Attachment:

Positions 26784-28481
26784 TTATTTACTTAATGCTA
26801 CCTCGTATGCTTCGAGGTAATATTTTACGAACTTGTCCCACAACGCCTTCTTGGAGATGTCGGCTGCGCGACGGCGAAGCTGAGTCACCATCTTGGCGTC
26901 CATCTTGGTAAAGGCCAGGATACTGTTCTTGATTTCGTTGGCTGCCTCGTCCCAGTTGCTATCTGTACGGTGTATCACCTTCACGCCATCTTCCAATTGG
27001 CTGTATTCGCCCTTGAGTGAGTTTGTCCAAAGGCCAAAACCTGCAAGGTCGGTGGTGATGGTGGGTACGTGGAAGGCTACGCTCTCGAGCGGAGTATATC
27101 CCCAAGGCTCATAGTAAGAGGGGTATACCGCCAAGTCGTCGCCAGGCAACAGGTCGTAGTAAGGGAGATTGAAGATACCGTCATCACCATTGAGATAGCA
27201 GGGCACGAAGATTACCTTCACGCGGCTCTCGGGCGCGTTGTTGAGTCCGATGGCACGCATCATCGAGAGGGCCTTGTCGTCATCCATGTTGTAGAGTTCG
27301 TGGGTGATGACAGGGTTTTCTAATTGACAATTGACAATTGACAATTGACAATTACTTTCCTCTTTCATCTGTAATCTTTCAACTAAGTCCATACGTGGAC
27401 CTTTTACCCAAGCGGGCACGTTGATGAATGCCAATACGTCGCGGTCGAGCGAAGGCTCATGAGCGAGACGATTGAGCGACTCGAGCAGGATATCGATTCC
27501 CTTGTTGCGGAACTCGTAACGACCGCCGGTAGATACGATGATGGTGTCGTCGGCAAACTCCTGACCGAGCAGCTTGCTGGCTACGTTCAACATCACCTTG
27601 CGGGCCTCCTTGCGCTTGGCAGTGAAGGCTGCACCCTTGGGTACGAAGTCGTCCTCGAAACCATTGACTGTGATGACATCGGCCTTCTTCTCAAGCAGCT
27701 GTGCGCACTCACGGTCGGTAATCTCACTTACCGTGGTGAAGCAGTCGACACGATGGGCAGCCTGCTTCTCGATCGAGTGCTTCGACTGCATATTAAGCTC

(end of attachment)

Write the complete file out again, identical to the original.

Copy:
Positions 26784-28481
26784 TTATTTACTTAATGCTA
26801 CCTCGTATGCTTCGAGGTAATATTTTACGAACTTGTCCCACAACGCCTTCTTGGAGATGTCGGCTGCGCGACGGCGAAGCTGAGTCACCATCTTGGCGTC
26901 CATCTTGGTAAAGGCCAGGATACTGTTCTTGATTTCGTTGGCTGCCTCGTCCCAGTTGCTATCTGTACGGTGTATCACCTTCACGCCATCTTCCAATTGG
27001 CTGTATTCGCCCTTGAGTGAGTTTGTCCAAAGGCCAAAACCTGCAAGGTCGGTGGTGATGGTGGGTACGTGGAAGGCTACGCTCTCGAGCGGAGTATATC
27101 CCCAAGGCTCATAGTAAGAGGGGTATACCGCCAAGTCGTCGCCAGGCAACAGGTCGTAGTAAGGGAGATTGAAGATACCGTCATCACCATTGAGATAGCA
27201 GGGCACGAAGATTACCTTCACGCGGCTCTCGGGCGCGTTGTTGAGTCCGATGGCACGCATCATCGAGAGGGCCTTGTCGTCATCCATGTTGTAGAGTTCG
27301 TGGGTGATGACAGGGTTTTCTAATTGACAATTGACAATTGACAATTGACAATTACTTTCCTCTTTCATCTGTAATCTTTCAACTAAGTCCATACGTGGAC
27401 CTTTTACCCAAGCGGGCACGTTGATGAATGCCAATACGTCGCGGTCGAGCGAAGGCTCATGAGCGAGACGATTGAGCGACTCGAGCAGGATATCGATTCC
27501 CTTGTTGCGGAACTCGTAACGACCGCCGGTAGATACGATGATGGTGTCGTCGGCAAACTCCTGACCGAGCAGCTTGCTGGCTACGTTCAACATCACCTTG
27601 CGGGCCTCCTTGCGCTTGGCAGTGAAGGCTGCACCCTTGGGTACGAAGTCGTCCTCGAAACCATTGACTGTGATGACATCGGCCTTCTTCTCAAGCAGCT
27701 GTGCGCACTCACGGTCGGTAATCTCACTTACCGTGGTGAAGCAGTCGACACGATGGGCAGCCTGCTTCTCGATCGAGTGCTTCGACTGCATATTAAGCTC